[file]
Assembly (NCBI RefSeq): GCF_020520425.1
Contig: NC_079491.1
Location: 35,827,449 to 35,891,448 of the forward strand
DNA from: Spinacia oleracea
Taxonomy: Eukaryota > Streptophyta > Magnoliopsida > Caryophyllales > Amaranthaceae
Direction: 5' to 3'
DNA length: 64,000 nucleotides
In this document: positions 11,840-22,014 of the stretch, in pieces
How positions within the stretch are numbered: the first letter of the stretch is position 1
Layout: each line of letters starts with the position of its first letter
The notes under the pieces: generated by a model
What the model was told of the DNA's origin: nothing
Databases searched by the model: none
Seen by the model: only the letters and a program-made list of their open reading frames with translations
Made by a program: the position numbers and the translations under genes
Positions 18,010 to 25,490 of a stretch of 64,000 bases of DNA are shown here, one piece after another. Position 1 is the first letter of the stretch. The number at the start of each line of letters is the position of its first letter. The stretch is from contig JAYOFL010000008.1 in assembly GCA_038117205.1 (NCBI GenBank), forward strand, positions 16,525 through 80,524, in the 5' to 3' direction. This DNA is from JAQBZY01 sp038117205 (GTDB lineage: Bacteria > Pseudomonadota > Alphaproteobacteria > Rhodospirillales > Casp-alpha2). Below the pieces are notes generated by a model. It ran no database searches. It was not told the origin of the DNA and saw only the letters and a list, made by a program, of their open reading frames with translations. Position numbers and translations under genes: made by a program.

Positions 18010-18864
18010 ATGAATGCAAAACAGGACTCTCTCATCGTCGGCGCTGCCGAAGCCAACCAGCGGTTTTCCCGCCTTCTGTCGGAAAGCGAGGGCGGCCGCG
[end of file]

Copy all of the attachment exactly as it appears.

Assembly (NCBI RefSeq): GCF_020520425.1
Contig: NC_079491.1
Location: 35,827,449 to 35,891,448 of the forward strand
DNA from: Spinacia oleracea
Taxonomy: Eukaryota > Streptophyta > Magnoliopsida > Caryophyllales > Amaranthaceae
Direction: 5' to 3'
DNA length: 64,000 nucleotides
In this document: positions 11,840-22,014 of the stretch, in pieces
How positions within the stretch are numbered: the first letter of the stretch is position 1
Layout: each line of letters starts with the position of its first letter
The notes under the pieces: generated by a model
What the model was told of the DNA's origin: nothing
Databases searched by the model: none
Seen by the model: only the letters and a program-made list of their open reading frames with translations
Made by a program: the position numbers and the translations under genes
Positions 18,010 to 25,490 of a stretch of 64,000 bases of DNA are shown here, one piece after another. Position 1 is the first letter of the stretch. The number at the start of each line of letters is the position of its first letter. The stretch is from contig JAYOFL010000008.1 in assembly GCA_038117205.1 (NCBI GenBank), forward strand, positions 16,525 through 80,524, in the 5' to 3' direction. This DNA is from JAQBZY01 sp038117205 (GTDB lineage: Bacteria > Pseudomonadota > Alphaproteobacteria > Rhodospirillales > Casp-alpha2). Below the pieces are notes generated by a model. It ran no database searches. It was not told the origin of the DNA and saw only the letters and a list, made by a program, of their open reading frames with translations. Position numbers and translations under genes: made by a program.

Positions 18010-18864
18010 ATGAATGCAAAACAGGACTCTCTCATCGTCGGCGCTGCCGAAGCCAACCAGCGGTTTTCCCGCCTTCTGTCGGAAAGCGAGGGCGGCCGCG